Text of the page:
You are currently viewing The Surly Santa
Norman Rockwell
  • Post published:December 8, 2017

If you have lived on the planet for any length of time and were born in a country that recognizes the Christmas season and its official delegate Santa Claus, you have had at least one traumatic experience around the holiday season that possibly scarred you for life. Of course, the revelation that the man in the red suit with sleigh and reindeer and a big sack of toys is one big hoax is traumatic enough. The curse of the Age of Enlightenment, I suppose. (Anyone reading this who might still be a believer STOP READING NOW!) Once we move beyond our childlike faith and into our adult play-along-for-the-sake-of-the-kids pact with the entire adult population in the western hemisphere, we become vulnerable to those very personal traumatic moments that transcend the unbearable discovery that Santa’s sleigh is pulled by a fleet of Mercedes Benz instead of Rudolf and his pals. Oh the horror. The horror.

Norman Rockwell

I first began to lose my faith when I started paying attention to the song “Santa Claus is Coming to Town.” I was able to understand that I had an inherent conflict with the lyric, “He’s making a list/checking it twice/gonna find out/whose naughty or nice.” With my proclivity for getting into trouble as a kid there was no way that I could trick an all-knowing/all-seeing Santa—maybe once, but certainly not twice—yet every Christmas morning there were presents under the tree with my name on it from the man himself. Was he that easily fooled?

Norman Rockwell

This began my intellectual slippery-slope, and when I began to calculate the world population with the number of houses, hamlets, and huts, Santa had to visit in a twenty-four period…well, you do the math. The only people in my life at that time with any authority to explain such matters were my parents, and when I began to question “the faith” as it were, they pulled me aside and ‘fessed up. But they welcomed me into the myth-making business by insisting that I must not tell my younger siblings. That might have been my first step into adulthood.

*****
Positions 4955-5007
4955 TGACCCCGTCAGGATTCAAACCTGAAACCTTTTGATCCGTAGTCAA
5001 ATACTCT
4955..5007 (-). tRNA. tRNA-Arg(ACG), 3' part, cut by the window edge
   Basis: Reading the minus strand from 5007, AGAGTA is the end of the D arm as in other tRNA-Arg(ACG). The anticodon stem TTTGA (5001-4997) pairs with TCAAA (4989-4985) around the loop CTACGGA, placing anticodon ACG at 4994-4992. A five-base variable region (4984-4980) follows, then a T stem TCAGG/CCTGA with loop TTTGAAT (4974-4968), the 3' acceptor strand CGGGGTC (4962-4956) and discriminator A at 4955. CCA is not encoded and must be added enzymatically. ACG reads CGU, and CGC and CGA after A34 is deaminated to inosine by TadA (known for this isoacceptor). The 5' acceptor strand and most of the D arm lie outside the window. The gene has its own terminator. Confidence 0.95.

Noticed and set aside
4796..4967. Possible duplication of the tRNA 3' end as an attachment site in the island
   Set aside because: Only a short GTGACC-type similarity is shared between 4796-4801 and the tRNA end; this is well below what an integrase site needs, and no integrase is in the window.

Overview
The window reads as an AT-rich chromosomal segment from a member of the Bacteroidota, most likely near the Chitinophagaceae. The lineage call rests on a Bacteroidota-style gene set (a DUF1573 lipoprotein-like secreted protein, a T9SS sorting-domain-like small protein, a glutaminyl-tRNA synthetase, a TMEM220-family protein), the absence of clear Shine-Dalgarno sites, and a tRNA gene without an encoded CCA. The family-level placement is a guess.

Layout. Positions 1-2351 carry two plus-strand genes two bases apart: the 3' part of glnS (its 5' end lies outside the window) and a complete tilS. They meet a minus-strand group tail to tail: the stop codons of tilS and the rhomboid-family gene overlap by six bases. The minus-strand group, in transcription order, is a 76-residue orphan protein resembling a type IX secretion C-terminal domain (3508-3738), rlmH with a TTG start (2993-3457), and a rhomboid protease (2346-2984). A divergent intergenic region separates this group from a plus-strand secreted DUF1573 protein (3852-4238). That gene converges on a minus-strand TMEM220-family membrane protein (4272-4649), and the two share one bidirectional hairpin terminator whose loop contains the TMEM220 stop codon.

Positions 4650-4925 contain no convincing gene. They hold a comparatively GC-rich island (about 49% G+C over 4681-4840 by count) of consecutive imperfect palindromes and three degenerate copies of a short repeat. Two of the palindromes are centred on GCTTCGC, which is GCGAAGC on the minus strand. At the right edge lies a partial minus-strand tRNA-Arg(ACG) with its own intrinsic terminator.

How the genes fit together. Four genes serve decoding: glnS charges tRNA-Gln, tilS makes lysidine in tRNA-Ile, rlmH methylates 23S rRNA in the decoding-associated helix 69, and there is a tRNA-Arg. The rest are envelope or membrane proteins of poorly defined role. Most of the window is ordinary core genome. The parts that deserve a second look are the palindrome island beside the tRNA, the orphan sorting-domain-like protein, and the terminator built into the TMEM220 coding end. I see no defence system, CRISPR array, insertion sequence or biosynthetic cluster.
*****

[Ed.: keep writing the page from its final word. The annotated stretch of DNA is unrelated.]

Once I became a jaded teenager I by-passed the Santa in the department store. While my brothers and sister took their turns on Santa’s lap making their requests known, I walked up and down the aisles stocked with irresistible items and made my own list that I submitted to the indisputable givers of Christmas gifts…the parents and the grandparents. That year I had my eye on a clock radio. I had a wind-up alarm clock used to rouse me out of bed in the pre-dawn hour so I could deliver newspapers on my paper route before school. But this relatively new combination of music and time in one device was revolutionary to me. A clock radio was pricey, and my parents reminded me that they “Weren’t made of money.” If this gift was to be acquired then economic forces would need to be marshaled: parents and both sets of grandparents would have to contribute to this purchase.

My parents played it cool in the days leading up to Christmas, never hinting that they were even considering such a gift let alone revealing any behind-the-scenes plotting and scheming with the grandparents. The big day came, and while I did not expect to see the clock radio Christmas morning under the tree left by Santa with the other gifts for my siblings, I was hoping that when we had the big family gathering and gift exchange later that day at my grandparent’s house, I would receive the only gift I requested.

Exact model

I have never mastered the virtue of patience and my parents were no help. They forced me to wait until all the gifts had been distributed to all the family members, and then they forced me to watch as each person opened their gift before my present was brought out. It was unconscionable. To add to the drama my mother pulled a chair into the center of the room and had me sit in it and put my hands over my eyes as the gift was placed in my lap. The packaging was certainly big enough to contain a clock radio, but when I jiggled the box the contents inside sounded like a bunch of loose parts rattling around.